2000 OPEN FORUM Abstracts
Clinical Decision Making in the New Millennium: Are you Ready?
Patrick J. Dunne, MEd, RRT, FAARC Fullerton, California
The nation's health care delivery system is now at an important crossroads. After almost half a decade of relatively modest increases in health care premiums, health plans have begun to seek double digit increases for providing employer-sponsored health care benefits. Managed care organizations are likewise seeking substantial increases in monthly capitation rates from both governmental and private purchasers. In some instances when rate increase negotiations breakdown, HMOs threaten to, and in some cases actually do, exit certain markets. This forces enrolled members to scramble to find a suitable replacement, often with accompanying higher out-of-pocket expenses. Also, the country's Medicare population, growing ever so quickly and ever so steadily, is now demanding a prescription drug benefit. All of this uncertainty has resulted in health care becoming a key issue in this year's presidential campaign. Regrettably, this will likely do nothing more than foster myriad simplistic opinions and views from both parties about a highly complex and multidimensional problem.
Clinicians must recognize that, irrespective of what may or may not happen on the national scene, they will increasingly be expected (and often directly asked) to demonstrate that all care being provided is both necessary and appropriate. It follows that care that is to be provided will be expected to be delivered in the most cost-effective manner. In this regard, clinicians would be well advised to ensure their clinical practice closely parallels accepted guidelines, protocols and algorithms that have been widely promulgated and endorsed. This concept, described by some as "evidence-based medicine", is increasingly gaining favor and acceptance as a key strategy to ensure cost-containment without sacrificing quality.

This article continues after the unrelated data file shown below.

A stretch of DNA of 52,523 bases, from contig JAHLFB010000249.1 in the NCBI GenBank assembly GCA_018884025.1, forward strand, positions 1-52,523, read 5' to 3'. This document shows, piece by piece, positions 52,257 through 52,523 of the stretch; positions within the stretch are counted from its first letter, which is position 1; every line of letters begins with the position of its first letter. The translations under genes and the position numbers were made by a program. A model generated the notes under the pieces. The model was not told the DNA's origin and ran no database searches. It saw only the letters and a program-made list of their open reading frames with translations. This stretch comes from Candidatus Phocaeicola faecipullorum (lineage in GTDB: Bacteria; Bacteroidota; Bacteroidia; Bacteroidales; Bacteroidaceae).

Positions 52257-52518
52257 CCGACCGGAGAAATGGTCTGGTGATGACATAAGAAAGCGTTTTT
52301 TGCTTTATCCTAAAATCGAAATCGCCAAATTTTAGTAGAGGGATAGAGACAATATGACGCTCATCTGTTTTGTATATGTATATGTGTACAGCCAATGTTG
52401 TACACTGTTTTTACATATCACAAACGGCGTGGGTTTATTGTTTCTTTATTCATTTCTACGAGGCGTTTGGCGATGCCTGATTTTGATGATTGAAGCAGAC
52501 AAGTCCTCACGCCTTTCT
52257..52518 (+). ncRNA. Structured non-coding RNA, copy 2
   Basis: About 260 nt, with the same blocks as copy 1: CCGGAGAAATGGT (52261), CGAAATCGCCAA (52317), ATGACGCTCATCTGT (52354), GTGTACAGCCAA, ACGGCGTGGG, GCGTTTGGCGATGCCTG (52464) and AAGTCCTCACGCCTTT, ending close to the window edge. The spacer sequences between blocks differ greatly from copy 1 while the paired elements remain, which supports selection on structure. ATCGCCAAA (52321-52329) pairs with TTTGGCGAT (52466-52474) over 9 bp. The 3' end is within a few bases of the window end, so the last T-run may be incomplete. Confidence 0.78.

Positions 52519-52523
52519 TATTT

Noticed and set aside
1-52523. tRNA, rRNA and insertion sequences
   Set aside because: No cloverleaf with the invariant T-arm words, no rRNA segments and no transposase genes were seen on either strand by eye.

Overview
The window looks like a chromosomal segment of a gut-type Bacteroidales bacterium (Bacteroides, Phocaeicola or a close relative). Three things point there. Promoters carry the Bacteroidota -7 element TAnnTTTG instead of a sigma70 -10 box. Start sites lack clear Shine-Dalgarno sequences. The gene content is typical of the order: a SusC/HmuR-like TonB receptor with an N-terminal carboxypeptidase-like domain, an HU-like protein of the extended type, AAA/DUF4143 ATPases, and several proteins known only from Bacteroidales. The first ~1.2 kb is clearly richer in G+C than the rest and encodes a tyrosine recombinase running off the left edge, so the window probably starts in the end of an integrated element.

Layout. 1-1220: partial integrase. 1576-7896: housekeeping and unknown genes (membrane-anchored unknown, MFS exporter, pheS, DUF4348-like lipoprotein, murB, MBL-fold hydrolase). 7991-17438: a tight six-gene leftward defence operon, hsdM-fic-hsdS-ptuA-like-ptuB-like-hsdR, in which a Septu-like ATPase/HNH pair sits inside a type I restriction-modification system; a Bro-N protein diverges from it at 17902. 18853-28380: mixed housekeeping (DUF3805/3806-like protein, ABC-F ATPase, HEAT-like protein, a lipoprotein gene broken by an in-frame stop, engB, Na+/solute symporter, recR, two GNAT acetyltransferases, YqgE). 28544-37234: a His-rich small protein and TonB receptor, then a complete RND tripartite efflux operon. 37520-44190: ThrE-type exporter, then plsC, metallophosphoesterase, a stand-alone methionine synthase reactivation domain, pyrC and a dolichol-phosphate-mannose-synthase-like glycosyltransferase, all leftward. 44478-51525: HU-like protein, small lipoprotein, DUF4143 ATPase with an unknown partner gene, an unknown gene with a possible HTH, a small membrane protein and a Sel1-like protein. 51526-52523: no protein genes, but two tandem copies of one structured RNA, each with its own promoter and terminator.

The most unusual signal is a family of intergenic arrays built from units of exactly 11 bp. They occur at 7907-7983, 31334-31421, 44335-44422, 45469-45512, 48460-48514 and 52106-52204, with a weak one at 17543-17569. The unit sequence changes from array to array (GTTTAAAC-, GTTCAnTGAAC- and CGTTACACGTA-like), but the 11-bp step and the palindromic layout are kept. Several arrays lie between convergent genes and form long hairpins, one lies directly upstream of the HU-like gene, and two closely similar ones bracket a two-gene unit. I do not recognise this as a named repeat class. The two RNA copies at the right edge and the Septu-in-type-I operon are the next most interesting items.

Clinicians would also be well advised to recognize the growing phenomenon of consumerism in health care. Increasingly, due to the Internet, individuals are becoming much more informed about their medical conditions. Further, programs developed for chronic disease state management are predicated on the assumption that consumers will assume a more active role and sustained role in their own care. The better consumers are informed about, and periodically reminded of, their responsibilities for self-care, the better the outcomes will surely be. Cost-effective outcomes, when achieved in tandem with a high degree of customer satisfaction, bode well for all providers of health care services.
Respiratory therapists are extremely well suited to promote and practice evidence-based medicine. Respiratory therapists also possess the proven ability to embrace new technology, both in the technical/clinical arena as well as in the explosive management of information area. Moreover, respiratory therapists are quite adept when it comes to explaining complex therapeutic procedures to unknowing and often frightened patients. In a word, respiratory therapists are a "natural" when it comes to utilizing new technology and promoting consumerism in health care.
While it is impossible to predict the magnitude of the changes we will see in health care during the next several years, clinicians need to be proactive in today's world. Health care providers, individuals and institutions alike, who are serious about improving the nation's beleaguered health care system, should give a hearty embrace to evidence-based medicine, consumerism, and the novel application of new and exciting advances in information management technology.